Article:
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fig7: The CRIB domain of Mig6 is necessary and sufficient to inhibit HGF-induced cell migration. (A) Mig6 binds Grb2. GST-Mig6FL and GST-Mig6ΔCRIB purified fusion proteins were used to pull down endogenous Grb2 from MLP29 total cell lysate. The fusion proteins were incubated for 1 h with total (Tot.) cell lysate and pulled down using glutathione-sepharose beads. Pulled-down proteins were eluted from the beads and analyzed by SDS-PAGE. Western blot (W.B.) analysis using an α-Grb2 antibody shows that Grb2 associates with Mig6, and that the association is independent of Mig6's CRIB domain. A GST-PAKBD fusion protein was used as a negative control. (B) Mig6 reduces the levels of Cdc42-GTP. The GST-Ack-CRIB–purified fusion protein was used to pull down (P.D.) the active form (GTP-bound) of transfected GFP-Cdc42 at different time points of HGF stimulation in the presence or the absence of Mig6 expression plasmid. MLP29 cells were transfected with GFP-Cdc42 plus GFP (left half) or GFP-Cdc42 plus Mig6FL-V5 expression plasmids (right half), starved for 48 h in 0.1% FBS, stimulated with 40 ng/ml of HGF for the indicated times, and lysed. The GST-Ack-CRIB protein was incubated with the cell lysates, pulled down using glutathione-sepharose beads, eluted from the beads, and analyzed by SDS-PAGE. Western blot (W.B.) analysis using an anti-GFP–specific antibody showed that exogenous GFP-Cdc42 is activated upon 15 and 30 min (′) of HGF stimulation. The expression of Mig6 significantly reduced exogenous GFP-Cdc42 activation upon HGF stimulation (compare 15- and 30-min time points, left and right part of the blot). Western blot analysis on total cell lysates (TCL) using an anti-GFP–specific antibody was used to control that comparable amounts of total GFP-Cdc42 were used for the pull down. (C) Schematic representation of the different GST-Mig6 deletion mutants. 14-3-3, 14-3-3 binding region; AH, Ack homology domain; PDZ, PDZ target site; SH3BM, SH3 binding site. (D, left blot) GST-Mig6FL, GST-Mig6ΔCRIB, GST-Mig6NT, and GST-Mig6CRIB were transfected in MLP29 cells and pulled down using glutathione-Sepharose beads (Glut.). The proteins were eluted from the beads and analyzed by SDS-PAGE. Western blot (W.B.) analysis using an α-GST antibody shows that the Mig6 fusion proteins were expressed at similar levels. Transfection with YFP expression plasmid was used as a negative control for the α-GST antibody. (D, right blot) GST-Mig6FL plus GFP-Cdc42*, GFP-Cdc42*, or GST-Mig6FL plus GFP expression plasmids were transfected in MLP29 cells. The cells were lysed, and total cell lysates analyzed by SDS-PAGE. Western blot analysis using an anti-GST– (top panel) and an anti-GFP (bottom panel) specific–antibody shows that the exogenous Mig6 and Cdc42* (arrowheads) are expressed at equal levels. Transfection of GFP expression plasmid was used as a negative control for the anti-GST and anti-GFP antibodies. Asterisk in panel D denotes an unspecific cross-reactive protein that is detected with anti-GST antibodies. Quantification of cell migration expressed as fold of induction over unstimulated cells in the presence of 10% FBS (E and G) or HGF (F and H). MLP29 cells were left untransfected or were transfected with the indicated GST-Mig6 expression plasmids (E and F) or cotransfected with a combination of GFP-Cdc42* and GST-Mig6FL expression plasmids as indicated (G and H) and seeded onto the upper compartment of the Boyden chamber. The NH2-terminal half of Mig6 (Mig6NT) and its CRIB domain (Mig6CRIB) were able to inhibit HGF-mediated migration significantly compared with control cells (for both P = 0.001, t test) (panel F). **, P < 0.01. In contrast, Mig6ΔCRIB was not able to reduce HGF-mediated migration significantly compared with untransfected control (P = 0.88, t test). The inhibition of HGF-mediated migration due to GST-Mig6FL expression was rescued significantly by the coexpression of GFP-Cdc42* (P = 0.76), but not of GFP expression plasmids (average of three separate experiments; P < 0.0001). 10% FBS-induced cell migration was not affected by any of the Mig6-expressing constructs (E and G).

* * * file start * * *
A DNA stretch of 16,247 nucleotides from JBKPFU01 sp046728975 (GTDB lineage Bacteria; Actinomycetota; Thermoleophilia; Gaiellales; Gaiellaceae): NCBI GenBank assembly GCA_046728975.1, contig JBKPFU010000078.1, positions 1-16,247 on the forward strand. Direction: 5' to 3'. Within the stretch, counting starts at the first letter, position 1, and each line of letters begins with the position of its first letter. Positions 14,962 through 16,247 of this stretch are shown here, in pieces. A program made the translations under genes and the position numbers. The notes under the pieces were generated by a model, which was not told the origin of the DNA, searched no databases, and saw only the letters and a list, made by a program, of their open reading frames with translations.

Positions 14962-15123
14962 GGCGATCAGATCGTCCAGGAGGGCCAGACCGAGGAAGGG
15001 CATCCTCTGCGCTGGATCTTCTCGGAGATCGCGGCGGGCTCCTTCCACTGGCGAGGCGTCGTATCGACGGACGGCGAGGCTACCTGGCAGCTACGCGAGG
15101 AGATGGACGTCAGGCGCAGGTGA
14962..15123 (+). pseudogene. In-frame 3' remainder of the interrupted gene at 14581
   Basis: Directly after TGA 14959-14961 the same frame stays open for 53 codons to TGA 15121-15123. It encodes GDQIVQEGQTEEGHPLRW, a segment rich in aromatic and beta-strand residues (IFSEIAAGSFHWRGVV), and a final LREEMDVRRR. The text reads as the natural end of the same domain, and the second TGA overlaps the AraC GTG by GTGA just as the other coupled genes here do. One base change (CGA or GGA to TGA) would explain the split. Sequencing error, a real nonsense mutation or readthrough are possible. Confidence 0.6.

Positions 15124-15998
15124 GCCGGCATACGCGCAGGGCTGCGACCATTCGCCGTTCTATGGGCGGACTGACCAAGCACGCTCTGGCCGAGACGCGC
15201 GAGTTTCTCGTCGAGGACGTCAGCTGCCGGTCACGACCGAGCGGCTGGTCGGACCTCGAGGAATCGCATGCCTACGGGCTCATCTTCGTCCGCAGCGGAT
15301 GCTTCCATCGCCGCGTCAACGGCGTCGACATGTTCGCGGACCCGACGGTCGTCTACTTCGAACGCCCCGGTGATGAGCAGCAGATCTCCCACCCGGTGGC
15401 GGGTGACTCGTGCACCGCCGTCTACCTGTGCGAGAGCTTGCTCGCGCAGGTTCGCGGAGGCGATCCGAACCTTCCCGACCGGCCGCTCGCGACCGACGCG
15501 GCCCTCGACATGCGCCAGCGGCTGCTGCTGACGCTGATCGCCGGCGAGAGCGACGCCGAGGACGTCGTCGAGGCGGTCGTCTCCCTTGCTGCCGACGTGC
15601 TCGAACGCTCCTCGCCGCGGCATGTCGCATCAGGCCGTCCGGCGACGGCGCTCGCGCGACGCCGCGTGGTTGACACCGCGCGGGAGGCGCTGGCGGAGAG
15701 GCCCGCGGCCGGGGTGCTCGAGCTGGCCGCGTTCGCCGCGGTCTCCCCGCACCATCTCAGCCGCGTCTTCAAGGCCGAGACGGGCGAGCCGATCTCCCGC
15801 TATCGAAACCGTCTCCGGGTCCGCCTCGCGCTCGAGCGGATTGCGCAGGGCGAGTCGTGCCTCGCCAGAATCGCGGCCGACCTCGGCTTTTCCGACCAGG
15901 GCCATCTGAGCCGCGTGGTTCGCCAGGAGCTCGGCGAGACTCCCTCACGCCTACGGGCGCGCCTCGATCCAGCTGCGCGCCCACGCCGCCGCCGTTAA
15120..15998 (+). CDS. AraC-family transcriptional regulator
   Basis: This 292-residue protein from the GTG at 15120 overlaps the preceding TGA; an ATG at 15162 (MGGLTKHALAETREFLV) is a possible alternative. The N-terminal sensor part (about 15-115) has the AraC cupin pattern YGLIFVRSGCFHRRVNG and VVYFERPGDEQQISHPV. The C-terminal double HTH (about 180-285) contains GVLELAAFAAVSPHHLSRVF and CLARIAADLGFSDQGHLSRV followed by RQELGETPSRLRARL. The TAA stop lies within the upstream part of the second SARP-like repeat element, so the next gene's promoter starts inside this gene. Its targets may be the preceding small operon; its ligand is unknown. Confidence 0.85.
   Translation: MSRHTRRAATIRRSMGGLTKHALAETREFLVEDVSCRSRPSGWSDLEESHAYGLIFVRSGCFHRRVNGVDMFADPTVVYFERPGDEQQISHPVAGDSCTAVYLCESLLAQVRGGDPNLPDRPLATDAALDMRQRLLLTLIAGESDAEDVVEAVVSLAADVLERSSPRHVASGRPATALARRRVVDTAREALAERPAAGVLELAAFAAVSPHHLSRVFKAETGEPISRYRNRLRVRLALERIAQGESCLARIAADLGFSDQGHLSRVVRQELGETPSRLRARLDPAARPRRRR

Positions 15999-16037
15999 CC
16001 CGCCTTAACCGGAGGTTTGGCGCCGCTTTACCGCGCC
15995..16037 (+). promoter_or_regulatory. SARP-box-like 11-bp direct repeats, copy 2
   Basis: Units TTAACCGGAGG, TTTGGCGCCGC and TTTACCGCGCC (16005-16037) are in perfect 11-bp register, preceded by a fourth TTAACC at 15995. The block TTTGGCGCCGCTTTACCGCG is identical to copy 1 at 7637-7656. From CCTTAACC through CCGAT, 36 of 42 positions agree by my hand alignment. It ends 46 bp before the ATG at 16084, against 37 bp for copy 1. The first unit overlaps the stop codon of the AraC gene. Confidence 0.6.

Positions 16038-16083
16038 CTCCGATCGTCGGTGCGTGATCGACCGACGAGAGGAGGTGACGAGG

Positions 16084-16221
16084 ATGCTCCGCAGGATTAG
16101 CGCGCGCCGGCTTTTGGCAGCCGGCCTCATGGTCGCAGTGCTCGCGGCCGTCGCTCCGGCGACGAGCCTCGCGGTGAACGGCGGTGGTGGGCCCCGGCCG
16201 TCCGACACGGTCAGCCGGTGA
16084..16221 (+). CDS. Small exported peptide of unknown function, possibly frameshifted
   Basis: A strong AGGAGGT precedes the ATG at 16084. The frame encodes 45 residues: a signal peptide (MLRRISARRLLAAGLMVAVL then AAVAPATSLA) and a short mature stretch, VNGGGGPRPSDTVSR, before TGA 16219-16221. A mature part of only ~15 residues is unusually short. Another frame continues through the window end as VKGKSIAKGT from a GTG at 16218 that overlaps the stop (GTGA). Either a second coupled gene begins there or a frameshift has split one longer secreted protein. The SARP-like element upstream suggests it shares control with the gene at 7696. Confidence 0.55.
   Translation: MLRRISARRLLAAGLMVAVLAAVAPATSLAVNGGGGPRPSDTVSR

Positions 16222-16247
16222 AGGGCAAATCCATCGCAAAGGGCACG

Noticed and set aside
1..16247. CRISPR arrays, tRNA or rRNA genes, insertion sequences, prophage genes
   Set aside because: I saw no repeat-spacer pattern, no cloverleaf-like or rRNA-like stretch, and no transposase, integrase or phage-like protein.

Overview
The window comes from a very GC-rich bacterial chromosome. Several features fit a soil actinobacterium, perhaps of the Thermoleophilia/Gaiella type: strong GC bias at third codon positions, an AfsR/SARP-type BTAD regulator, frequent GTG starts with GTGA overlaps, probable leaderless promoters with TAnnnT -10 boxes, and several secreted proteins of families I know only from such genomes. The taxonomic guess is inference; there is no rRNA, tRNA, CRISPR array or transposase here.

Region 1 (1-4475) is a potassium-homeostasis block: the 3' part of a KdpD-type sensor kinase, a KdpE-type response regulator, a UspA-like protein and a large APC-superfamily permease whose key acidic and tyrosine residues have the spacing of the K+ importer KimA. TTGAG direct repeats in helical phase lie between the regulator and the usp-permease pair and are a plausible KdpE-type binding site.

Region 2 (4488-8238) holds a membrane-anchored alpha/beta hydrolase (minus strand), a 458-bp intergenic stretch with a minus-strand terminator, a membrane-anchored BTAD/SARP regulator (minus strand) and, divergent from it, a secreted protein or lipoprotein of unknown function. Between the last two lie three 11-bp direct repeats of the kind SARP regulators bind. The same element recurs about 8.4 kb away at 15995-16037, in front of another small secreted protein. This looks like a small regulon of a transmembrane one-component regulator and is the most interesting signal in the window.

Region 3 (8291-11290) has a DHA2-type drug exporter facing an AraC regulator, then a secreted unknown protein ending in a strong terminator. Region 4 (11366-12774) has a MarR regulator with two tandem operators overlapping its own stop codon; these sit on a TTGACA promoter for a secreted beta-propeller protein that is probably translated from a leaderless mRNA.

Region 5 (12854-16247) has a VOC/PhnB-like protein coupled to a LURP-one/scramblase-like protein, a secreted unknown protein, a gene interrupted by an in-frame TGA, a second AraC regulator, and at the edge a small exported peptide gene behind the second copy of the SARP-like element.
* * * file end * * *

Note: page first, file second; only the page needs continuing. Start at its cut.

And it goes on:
Mig6 was proposed to inhibit EGFR signaling by direct binding to EGFR and ErbB2—by suppressing the EGFR kinase activity—and by a receptor distal mechanism (Anastasi et al., 2003). To begin dissecting the mechanism of Mig6-mediated inhibition of cell migration, we asked whether Mig6 would directly bind Met in MLP29 cells that were stimulated with HGF. In pull-down experiments that used bacterially expressed, GST-tagged, purified, full-length Mig6, we were unable to demonstrate a direct association between Mig6 and Met (unpublished data). Moreover, the minimal region that was mapped in EGFR to be essential for the binding of Mig6 is not found in the amino acid sequence of mouse Met. However, pull-down experiments with GST-tagged Mig6 confirmed the association with growth factor receptor–bound protein 2 (Grb2) (Fig. 7 A), which had been observed previously (Fiorentino et al., 2000). Control pull-downs with the GST-tagged CRIB domain of P21-associated serine/threonine kinase failed to pull down Grb2 (Fig. 7 A). This suggested the possibility that Mig6 may bind Met indirectly by way of Grb2, thereby inhibiting Met in a receptor-proximal fashion.